It’s a ruthless world for Americans who follow politics, with post-Election Day recounts, voter fraud, invading Honduran caravans, and constant terrible-two tantrums from anchor babies.
No, not from the children of illegal immigrants, but authentic, home-grown anchor babies spawned right here in the U.S. of A. — namely, Jim Acosta, Anderson Cooper, Rachel Maddow, and Don Lemon. All are in the feral throes of a two-year paroxysm to be the lead story on prime-time cable outlets.
Admittedly, it’s been a while since Journalism 101, but doesn’t the unwritten rule, promoted for decades by the Society of Professional Journalists (SPJ), “report the story, don’t become part of it” still hold sway today?
He snarked, whined, challenged, and badgered…
Share the Stage, Kids
After years of being the new guy in cable news, taking a back seat to the likes of oft-weeping Anderson Cooper, James “Jim” Acosta was like the kid at recess no one wants to play with who gets stuck banging the felt chalkboard erasers at lunchtime for a sympathetic teacher.
Then President Trump came along, and Acosta got to sit with the other cool kids at the White House seeking the all-important truth that had been tabled for eight years.
Acosta wasted little time, allowing his testiness at Trump’s victory to fester and congeal into a putrid nastiness, eroding the decorum most correspondents exhibit while in the nation’s house. He snarked, whined, challenged, and badgered anyone he came into contact with while on the job. Politico gave him the all-important nickname “chief antagonist,” and he has proudly, determinedly soldiered on.
After months of harassing press secretary Sarah Sanders, belligerently hogging other reporters’ valuable time, and shrugging off a White House employee, Trump finally called him out. “You are a rude, terrible person. You shouldn’t be working for CNN.”
And the reporter became the story.
Acosta cried, CNN went on the offensive, and Joe Schaeffer, national correspondent for Liberty Nation, can fill in the details here.
Acosta did not come up with this get-famous scheme all by his lonely little self; others bravely paved the road in seeking the much-desired center stage of news stories. In fact, Anderson Cooper may have written the playbook.
In 2005, Cooper bawled like a newborn calf through the streets of New Orleans in the aftermath of Hurricane Katrina. It was a horrifying situation that required the calm reserve of a seasoned, Walter Cronkite-channeling journo, able to separate fact from fiction. Yeah, we had Cooper instead.
Cooper has been the story – or inserted himself into it – too many times to count. Most notably, the way-back machine takes us to 2010 and the tumultuous aftermath of a 7.0 earthquake that devastated Haiti, killing 250,000 people and adversely affecting three million more.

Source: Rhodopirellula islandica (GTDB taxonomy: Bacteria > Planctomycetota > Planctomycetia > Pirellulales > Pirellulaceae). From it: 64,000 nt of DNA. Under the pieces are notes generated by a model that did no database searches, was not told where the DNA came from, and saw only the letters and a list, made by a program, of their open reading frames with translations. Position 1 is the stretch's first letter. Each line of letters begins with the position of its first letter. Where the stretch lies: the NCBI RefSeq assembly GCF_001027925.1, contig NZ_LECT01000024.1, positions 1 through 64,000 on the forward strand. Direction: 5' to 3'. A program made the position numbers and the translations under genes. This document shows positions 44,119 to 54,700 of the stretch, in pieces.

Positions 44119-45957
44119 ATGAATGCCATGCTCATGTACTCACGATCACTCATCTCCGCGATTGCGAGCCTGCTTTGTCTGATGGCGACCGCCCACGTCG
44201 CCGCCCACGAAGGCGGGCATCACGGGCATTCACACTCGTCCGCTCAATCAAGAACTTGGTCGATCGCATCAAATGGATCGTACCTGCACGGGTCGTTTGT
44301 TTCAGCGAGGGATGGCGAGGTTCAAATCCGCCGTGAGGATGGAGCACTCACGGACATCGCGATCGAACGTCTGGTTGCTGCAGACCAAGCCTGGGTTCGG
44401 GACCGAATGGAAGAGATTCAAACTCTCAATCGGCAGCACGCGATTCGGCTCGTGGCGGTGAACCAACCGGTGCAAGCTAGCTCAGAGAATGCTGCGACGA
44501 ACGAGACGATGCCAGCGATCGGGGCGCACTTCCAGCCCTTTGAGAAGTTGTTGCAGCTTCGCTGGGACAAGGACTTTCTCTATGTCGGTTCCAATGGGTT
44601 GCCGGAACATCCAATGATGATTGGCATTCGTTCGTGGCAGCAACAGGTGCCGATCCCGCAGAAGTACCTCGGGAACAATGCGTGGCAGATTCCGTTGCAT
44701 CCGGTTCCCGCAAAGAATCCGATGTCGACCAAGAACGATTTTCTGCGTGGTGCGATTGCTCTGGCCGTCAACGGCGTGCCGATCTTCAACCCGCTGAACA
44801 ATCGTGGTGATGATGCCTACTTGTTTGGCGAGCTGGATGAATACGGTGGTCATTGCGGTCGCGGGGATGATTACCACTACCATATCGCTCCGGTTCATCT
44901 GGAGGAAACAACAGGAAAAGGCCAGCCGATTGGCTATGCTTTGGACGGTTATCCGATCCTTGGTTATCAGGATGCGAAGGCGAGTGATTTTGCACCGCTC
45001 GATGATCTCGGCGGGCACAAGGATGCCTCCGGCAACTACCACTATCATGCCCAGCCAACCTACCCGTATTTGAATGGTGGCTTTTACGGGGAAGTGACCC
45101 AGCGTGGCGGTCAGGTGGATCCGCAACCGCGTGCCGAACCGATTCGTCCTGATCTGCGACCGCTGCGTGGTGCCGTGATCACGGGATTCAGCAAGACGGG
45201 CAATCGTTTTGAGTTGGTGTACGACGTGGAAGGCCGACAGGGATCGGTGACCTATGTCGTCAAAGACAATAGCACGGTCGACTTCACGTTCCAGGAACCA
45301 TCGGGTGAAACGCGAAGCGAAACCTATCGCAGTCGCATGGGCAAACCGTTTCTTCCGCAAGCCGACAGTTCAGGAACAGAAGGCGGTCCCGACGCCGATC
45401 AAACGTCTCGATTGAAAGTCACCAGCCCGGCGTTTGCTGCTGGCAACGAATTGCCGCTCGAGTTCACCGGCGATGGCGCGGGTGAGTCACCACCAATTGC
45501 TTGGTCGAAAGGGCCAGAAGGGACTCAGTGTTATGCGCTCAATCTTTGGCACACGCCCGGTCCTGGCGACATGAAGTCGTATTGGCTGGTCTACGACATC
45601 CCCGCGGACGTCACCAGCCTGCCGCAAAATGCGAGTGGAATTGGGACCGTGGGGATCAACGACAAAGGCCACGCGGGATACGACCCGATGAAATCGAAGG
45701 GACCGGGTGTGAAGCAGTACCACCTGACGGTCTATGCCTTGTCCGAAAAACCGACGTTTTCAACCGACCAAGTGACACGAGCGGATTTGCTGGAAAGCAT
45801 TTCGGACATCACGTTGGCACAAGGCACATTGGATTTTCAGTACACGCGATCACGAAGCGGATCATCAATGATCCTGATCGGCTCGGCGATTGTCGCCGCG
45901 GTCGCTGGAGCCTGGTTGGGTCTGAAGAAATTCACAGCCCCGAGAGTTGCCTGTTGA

Cooper and crew were on the ground when violent looting erupted, injuring a young boy. Cooper jumped in, past other men who were trying to help the child, swooped him up, and carried him to a safer area. His assistance was not necessary.
A few days later, the Society of Professional Journalists issued this warning:
“No one wants to see human suffering, and reporting on these events can certainly take on a personal dimension. But participating in events, even with the intention of dramatizing the humanity of the situation, takes news reporting in a different direction and places journalists in a situation they should not be in, and that is one of forgoing their roles as informants.”
Perhaps SPJ should send a memo to MSNBC’s Rachel Maddow, who bursts into tears and then tweets apologies until her sycophantic followers reply, “There, there, you are so special,” or something similar. She sobbed in 2016 when the FBI announced a renewed interest in the wrongdoings of Hillary, and she cried even harder when reading the news that illegal immigrant children were being sent to “tender age” shelters away from their parents.
She stopped crying once the facts came to light that Obama had created both the policies and the facilities and that the photos of kids in cages were from their liberal hero’s era.
Manufacturing extremist commentary has replaced truth, accuracy, independence, and impartiality. Just ask CNN’s Don Lemon, who has been the headline for weeks with this gem: “…realize the biggest terror threat in this country is white men, most of them radicalized to the right, and we have to start doing something about them.”
Them’s fighting words for the uncouth, deplorable, dregs-of-society people – and that could be a viable story. But how is this rhetoric the news? It’s not news. It’s the unpopular kids attempting a playground coup.
Stardom Is Addicting
A quick internet search on Maddow, Acosta, Cooper, or Lemon will pop up recent stories about each of them – but not “reported by” – which is, in adult journalism circles, a party foul.
No one sued Obama in 2008 when he unceremoniously removed from his campaign plane three reporters, from the Washington Times, the New York Post, and the Dallas Morning News. The political geniuses of Glamour and Ebony magazines got the embrace and were allowed to stay on board.
A short decade later, well, we have Acosta. He may be better suited for eraser dust than covering the mean streets of politics.
But let’s have Kevin Smith, former president of SPJ and current director of The Kiplinger Program in public affairs journalism, have a swipe at the subject:
“Advocacy, self-promotion … injecting oneself into the story or creating news events for coverage is not objective reporting, and it ultimately calls into question the ability of a journalist to be independent, which can damage credibility.”
It’s time for our anchor babies to drop the pacifier and get serious about the craft.
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